Schoof, who was not associated with the study, points to the use of extensive up-to-date data and thorough rice sampling and analysis as valuable strengths of this study. She also highlights the in vitro bioaccessibility surveys and the in-depth speciation of the arsenic compounds as strengths, saying, “This study will facilitate assessing arsenic exposures and more accurately estimating inorganic exposures.”

Limitations to the study were primarily associated with the source data. For example, the dietary data, although extensive, captured only what people ate on two days about a week apart, which prevented accurate assessment of exposures at the extreme ends of consumption.

“As you go out on the tails of the statistical distribution of rice consumption rates, this two-day survey starts to become unreliable,” says study coauthor Jack Creed, a research chemist at the EPA’s National Exposure Research Laboratory. For example, if a person ate a lot of rice on one of their survey days, their rice consumption would appear to be high, even if they usually did not eat much rice. This is especially worth noting, given that adverse health effects of arsenic result from long-term exposure.

Creed notes that more information is needed on what people are actually eating, especially long-term rice consumption in subpopulations such as very young children and specific ethnic groups. “That’s what it is going to take to get to estimate the exposures that you’d like to better evaluate,” he says. NHANES recently started collecting more detailed information about Asian subpopulations with very different diets (including Chinese Americans, Indian Americans, and a composite group made up of Filipino, Vietnamese, Korean, and Japanese Americans) so that they can be more accurately assessed.11


Julia R. Barrett, MS, ELS, a Madison, Wisconsin–based science writer and editor, is a member of the National Association of Science Writers and the Board of Editors in the Life Sciences.

References

1. Mantha M, Yeary E, Trent J, Creed PA, Kubachka K, Hanley T, et al. 2017. Estimating inorganic arsenic exposure from U.S. rice and total water intakes. Environ Health Perspect 125(5):057005, PMID: 28572075, 10.1289/EHP418.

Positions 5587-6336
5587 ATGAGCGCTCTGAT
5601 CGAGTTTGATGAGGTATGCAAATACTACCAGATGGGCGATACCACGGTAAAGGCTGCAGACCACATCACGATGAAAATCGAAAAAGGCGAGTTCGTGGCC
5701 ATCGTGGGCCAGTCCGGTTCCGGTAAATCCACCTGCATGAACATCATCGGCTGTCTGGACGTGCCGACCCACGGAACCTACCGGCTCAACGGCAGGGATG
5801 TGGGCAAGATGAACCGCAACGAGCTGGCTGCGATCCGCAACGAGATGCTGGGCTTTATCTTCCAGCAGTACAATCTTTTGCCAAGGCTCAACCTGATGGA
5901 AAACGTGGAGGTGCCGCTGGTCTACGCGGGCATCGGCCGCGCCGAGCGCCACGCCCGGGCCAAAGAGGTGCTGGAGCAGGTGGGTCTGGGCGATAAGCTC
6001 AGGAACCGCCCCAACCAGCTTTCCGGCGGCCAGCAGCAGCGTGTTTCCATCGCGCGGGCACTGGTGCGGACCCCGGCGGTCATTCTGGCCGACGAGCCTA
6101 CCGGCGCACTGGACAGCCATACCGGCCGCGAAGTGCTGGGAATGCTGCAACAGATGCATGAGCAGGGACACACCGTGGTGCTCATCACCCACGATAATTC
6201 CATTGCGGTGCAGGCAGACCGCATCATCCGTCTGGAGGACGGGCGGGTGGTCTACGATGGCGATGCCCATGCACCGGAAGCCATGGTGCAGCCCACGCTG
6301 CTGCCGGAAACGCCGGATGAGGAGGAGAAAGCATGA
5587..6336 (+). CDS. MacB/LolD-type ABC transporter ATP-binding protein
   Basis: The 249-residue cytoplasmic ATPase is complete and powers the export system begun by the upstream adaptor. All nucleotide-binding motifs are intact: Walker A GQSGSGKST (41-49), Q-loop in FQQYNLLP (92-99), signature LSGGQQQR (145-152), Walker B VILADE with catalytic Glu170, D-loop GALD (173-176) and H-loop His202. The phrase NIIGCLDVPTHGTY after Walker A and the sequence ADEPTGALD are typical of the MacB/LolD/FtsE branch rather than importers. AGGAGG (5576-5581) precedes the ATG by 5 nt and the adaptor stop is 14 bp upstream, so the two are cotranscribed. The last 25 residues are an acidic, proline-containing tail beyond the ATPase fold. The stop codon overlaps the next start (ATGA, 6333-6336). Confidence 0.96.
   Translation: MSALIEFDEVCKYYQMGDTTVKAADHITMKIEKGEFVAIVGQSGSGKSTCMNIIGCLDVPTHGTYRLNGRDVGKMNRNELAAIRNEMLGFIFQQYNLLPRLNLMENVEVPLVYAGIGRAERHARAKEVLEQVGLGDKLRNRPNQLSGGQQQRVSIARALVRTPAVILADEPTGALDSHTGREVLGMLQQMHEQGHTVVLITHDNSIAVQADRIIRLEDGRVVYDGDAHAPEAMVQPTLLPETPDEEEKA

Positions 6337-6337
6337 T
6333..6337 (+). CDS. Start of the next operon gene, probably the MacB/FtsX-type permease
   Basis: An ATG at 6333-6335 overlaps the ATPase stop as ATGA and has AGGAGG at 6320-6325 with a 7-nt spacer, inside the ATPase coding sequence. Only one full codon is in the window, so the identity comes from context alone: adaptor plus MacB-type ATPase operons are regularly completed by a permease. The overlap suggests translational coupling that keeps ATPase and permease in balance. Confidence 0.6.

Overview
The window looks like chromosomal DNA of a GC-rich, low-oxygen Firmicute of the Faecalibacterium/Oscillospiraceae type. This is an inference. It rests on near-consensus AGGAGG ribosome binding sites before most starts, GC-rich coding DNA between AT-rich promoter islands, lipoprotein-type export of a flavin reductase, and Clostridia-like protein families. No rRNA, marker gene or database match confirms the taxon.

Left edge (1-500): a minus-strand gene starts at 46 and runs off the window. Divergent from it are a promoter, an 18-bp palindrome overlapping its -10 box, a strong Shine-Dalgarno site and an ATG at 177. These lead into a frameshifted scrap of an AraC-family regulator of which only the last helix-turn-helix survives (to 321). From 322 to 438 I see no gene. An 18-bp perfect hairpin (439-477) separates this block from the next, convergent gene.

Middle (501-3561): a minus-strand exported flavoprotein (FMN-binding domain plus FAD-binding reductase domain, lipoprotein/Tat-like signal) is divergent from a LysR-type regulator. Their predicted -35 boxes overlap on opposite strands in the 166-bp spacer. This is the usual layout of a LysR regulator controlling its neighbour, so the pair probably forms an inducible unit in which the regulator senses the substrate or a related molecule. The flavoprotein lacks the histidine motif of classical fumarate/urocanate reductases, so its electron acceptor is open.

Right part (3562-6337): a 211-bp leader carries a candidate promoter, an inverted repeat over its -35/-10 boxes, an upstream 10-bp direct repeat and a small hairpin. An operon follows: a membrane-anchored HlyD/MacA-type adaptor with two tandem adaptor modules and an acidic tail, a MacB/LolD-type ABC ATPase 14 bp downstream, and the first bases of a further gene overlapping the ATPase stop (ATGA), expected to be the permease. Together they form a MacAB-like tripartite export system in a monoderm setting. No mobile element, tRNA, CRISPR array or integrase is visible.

2. Carlin DJ, Naujokas MF, Bradham KD, Cowden J, Heacock M, Henry HF, et al. 2016. Arsenic and environmental health: State of the science and future research opportunities. Environ Health Perspect 124(7):890–899, PMID: 26587579, 10.1289/ehp.1510209.

3. Straif K, Benbrahim-Tallaa L, Baan R, Grosse Y, Secretan B, El Ghissassi F, et al. 2009. A review of human carcinogens—Part C: Metals, arsenic, dust, and fibres. Lancet Oncol 10(5):453–454, PMID: 19418618, 10.1016/S1470-2045(09)70134-2.

4. Gilbert-Diamond D, Cottingham KL, Gruber JF, Punchon T, Sayarath V, Gandolfi AJ, et al. 2011. Rice consumption contributes to arsenic exposure in US women. Proc Natl Acad Sci USA 108(51):20656–20660, PMID: 22143778, 10.1073/pnas.1109127108.

5. Naujokas MF, Anderson B, Ahsan H, Aposhian HV, Graziano JH, Thompson C, et al. 2013. The broad scope of health effects from chronic arsenic exposure: Update on a worldwide public health problem. Environ Health Perspect 121(3):295–302, PMID: 23458756, 10.1289/ehp.1205875.

6. Kurzuis-Spencer M, Burgess JL, Harris RB, Hartz V, Roberge J, Huang S, et al. 2014. Contribution of diet to aggregate arsenic exposures—An analysis across populations. J Expo Sci Environ Epidemiol 24(2):156–162, PMID: 23860400, 10.1038/jes.2013.37.

7. Gundert-Remy U, Damm G, Foth H, Freyberger A, Gebel T, Golka K, et al. 2015. High exposure to inorganic arsenic by food: The need for risk reduction. Arch Toxicol 89(12):2219–2227, PMID: 26586021, 10.1007/s00204-015-1627-1.

8. Yager JW, Greene T, Schoof RA. 2015. Arsenic relative bioavailability from diet and airborne exposures: implications for risk assessment. Sci Total Environ 536:368–381, PMID: 26225742, 10.1016/j.scitotenv.2015.05.141.

9. Xue J, Zartarian V, Wang S-W, Liu SV, Georgopoulos P. 2010. Probabilistic modeling of dietary arsenic exposure and dose and evaluation with 2003–2004 NHANES data. Environ Health Perspect 118(3):345–350, PMID: 20194069, 10.1289/ehp.0901205.

10. U.S. EPA (U.S. Environmental Protection Agency). “Stochastic Human Exposure and Dose Simulation (SHEDS) to Estimate Human Exposure to Chemicals.” https://www.epa.gov/chemical-research/stochastic-human-exposure-and-dose-simulation-sheds-estimate-human-exposure. Updated 7 September 2016 [accessed 21 March 2017].

11. Konkel L. 2017. The “typical” Asian diet is anything but: Differences in dietary exposure to metals among subgroups of U.S. Asians. Environ Health Perspect 125(3):A58–A59, PMID: 28248183, 10.1289/ehp.125-A58.